September 6, 2002

SPINSANITY AGREES with Cathy Young and others that the NEA is getting a bum rap. I’m persuaded now, but I can’t help observing that the NEA hurt its case by acting guilty. As SpinSanity itself says:

After repeated attempts to contain the controversy, the NEA issued an indirectly worded statement on Aug. 27. Rather than directly refuting the charges, it vaguely asserts that critics “have taken the material out of context” and are “using this national tragedy to attempt to score political points,” giving little indication that the entire controversy has essentially been fabricated. It also at some point apparently removed links to Lippincott’s lesson.

Now that doesn’t make misrepresentations of its views any less misleading, but on the other hand, people watch an organization’s behavior for cues as to whether to take charges against it seriously. If NEA had said “this is a made-up controversy” and “we never said that” people would have been less inclined to believe the critics. So why didn’t it?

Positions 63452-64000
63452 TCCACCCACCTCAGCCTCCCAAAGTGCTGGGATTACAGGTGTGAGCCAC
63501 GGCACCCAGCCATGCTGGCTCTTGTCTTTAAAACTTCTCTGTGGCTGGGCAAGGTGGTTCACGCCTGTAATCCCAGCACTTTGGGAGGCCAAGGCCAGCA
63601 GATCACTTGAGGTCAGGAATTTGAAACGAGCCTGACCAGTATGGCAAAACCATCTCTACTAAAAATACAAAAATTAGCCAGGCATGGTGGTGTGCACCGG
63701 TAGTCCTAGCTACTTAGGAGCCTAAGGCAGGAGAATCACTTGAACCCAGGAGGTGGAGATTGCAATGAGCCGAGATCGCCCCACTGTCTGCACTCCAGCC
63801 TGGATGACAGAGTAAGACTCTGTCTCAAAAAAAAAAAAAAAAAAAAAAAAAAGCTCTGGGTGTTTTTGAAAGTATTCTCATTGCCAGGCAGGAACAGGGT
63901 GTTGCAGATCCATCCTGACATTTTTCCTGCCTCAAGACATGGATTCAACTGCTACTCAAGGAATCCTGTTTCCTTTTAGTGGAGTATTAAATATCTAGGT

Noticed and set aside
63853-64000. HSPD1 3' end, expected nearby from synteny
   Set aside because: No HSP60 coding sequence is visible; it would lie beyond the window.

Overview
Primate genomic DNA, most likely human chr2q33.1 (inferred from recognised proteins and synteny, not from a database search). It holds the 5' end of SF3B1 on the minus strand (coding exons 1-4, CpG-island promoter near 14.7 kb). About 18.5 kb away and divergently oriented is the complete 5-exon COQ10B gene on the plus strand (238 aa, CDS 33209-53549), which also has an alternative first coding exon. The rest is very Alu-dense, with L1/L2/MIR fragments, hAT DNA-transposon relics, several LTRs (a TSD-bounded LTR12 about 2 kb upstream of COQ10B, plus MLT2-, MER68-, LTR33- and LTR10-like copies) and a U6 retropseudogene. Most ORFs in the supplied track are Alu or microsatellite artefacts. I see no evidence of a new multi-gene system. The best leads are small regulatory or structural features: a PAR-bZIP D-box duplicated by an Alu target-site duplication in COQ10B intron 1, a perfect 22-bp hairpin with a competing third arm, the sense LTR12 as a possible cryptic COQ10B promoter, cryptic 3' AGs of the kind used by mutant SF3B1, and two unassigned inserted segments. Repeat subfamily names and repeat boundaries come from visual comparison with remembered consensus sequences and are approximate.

UPDATE: Porphyrogenitus says “I told you so.” And, indeed, as I noted here on August 19, he did. He also has some cautionary advice.

ANOTHER UPDATE: Robert Holmgren writes over in Romenesko’s letters section that Nyhan is spinning too:

Brendan Nyhan’s Spinsanity piece concerning a Washington Times story on NEA suggested lesson plans blames Ellen Sorokin for misleading readers into thinking that the NEA wished to avoid blaming Al-Qaeda for the attacks on 9/11. Since the Washington Times article never mentions Al-Qaeda we may want to consider the ways in which Nyhan is spinning this story as well. It suggests that what Nyhan preceives is equal to what is written.

The blogosphere (and yes, I think Romenesko is a blog) chugs on.

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